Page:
Magi Merlin: Taking anger and turning it into raw power

Entrevue réalisée par Elsa Fortant
Genres et styles : Alt-Pop / Neo-Soul / R&B / Soul/R&B

renseignements supplémentaires

After “Free Grillz”, a noticed single released last April, Magi Merlin continues her rise with the Gone Girl EP, her most accomplished project to date. For this second EP, the singer-songwriter skilfully and creatively picks from R&B, soul, hip-hop, and house music of the 1990s. The lyrics that the Quebecer puts on it are full and direct. Originally from Saint-Lazare, a white suburb, she addresses her identity as a black woman, ordinary racism, and the anger it arouses. This EP sounds like an emotional discharge (catharsis) allowing the artist to assert herself. On the EP as on stage, the energy of the rapper is explosive.

We spoke with Magi Merlin as she was on tour in Europe. After a European tour with several sold-out dates, Magi Merlin will delight the audience at the Montreal International Jazz Festival (July 8) and the Quebec Summer Festival (July 16). Two dates not to be missed.

PAN M 360: With Gone Girl, you don’t hesitate to reappropriate some hip-hop codes, your energy transpires assurance and confidence, “Free Grillz” and “Children of Fate” both sound more raw: the people who know your previous releases will certainly see an evolution, musically and aesthetically speaking. What (or what encounters in life) led you to take this artistic direction?

Magi Merlin: When it came to this project, I was interested in fully embodying a self-assured, confidently unapologetic character. It started with tracks like “Pissed Black Girl” where I was writing from a perspective of anger instead of sadness (which was my go-to emotion for while) and there was a lot of power in that. For the rest of the songs, “Free Grillz,” “Children of Fate,” and “Milkweed” all have this unapologetic tone. Being able to just write without fear was something that was really inspiring.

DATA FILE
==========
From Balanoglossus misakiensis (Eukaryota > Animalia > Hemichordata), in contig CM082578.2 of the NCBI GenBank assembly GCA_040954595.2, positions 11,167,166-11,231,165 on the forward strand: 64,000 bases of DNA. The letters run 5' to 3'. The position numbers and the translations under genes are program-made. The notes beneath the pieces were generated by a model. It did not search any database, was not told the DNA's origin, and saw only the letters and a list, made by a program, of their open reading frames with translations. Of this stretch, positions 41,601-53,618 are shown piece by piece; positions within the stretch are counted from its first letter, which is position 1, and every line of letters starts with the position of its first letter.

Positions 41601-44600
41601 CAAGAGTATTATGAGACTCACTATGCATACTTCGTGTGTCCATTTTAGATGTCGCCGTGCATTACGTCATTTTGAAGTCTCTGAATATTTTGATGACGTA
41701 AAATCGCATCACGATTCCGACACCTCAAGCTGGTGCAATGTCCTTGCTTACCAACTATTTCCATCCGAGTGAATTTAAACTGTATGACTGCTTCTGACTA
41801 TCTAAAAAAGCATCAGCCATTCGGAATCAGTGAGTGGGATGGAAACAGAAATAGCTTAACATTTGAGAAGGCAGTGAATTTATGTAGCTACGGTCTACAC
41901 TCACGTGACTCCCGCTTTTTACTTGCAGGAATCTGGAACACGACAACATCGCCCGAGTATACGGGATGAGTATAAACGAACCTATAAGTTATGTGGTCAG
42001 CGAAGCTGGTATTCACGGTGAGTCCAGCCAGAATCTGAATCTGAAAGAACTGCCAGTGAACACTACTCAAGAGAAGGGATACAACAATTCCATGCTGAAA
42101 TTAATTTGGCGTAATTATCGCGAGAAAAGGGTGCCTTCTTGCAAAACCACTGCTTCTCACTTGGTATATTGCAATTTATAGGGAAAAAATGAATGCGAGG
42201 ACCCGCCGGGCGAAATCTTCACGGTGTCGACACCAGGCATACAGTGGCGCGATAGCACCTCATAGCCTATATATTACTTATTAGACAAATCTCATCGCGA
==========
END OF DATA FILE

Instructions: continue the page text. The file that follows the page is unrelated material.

“Free Grillz” by Magi Merlin

PAN M 360: I understand the idea of contrast (opposition even) between music and lyrics is central to “Pissed Black Girl.” Why this choice, and what does this creative approach bring to the track?

Magi Merlin: I really loved the fact that the message and music of the track don’t initially feel cohesive with each other but they actually complement each other quite well. At the end of the day, that song is about taking power and using it to speak your mind. expressing discontentment or disappointment doesn’t have to be negative. I liked that the instrumental of “Pissed Black Girl” has this carefree energy. Voicing our anger is step one after that the job we have to do is to let that anger go. To hold onto anger and sadness amongst other heavier emotions weighs yourself down, you can feel angry but after a while, it’s time to dance.

“Pissed Black Girl” – Magi Merlin

PAN M 360: It’s true Gone Girl feels like a mixtape (short tracks with strong identities, interludes), was it intentional? How did you build this EP?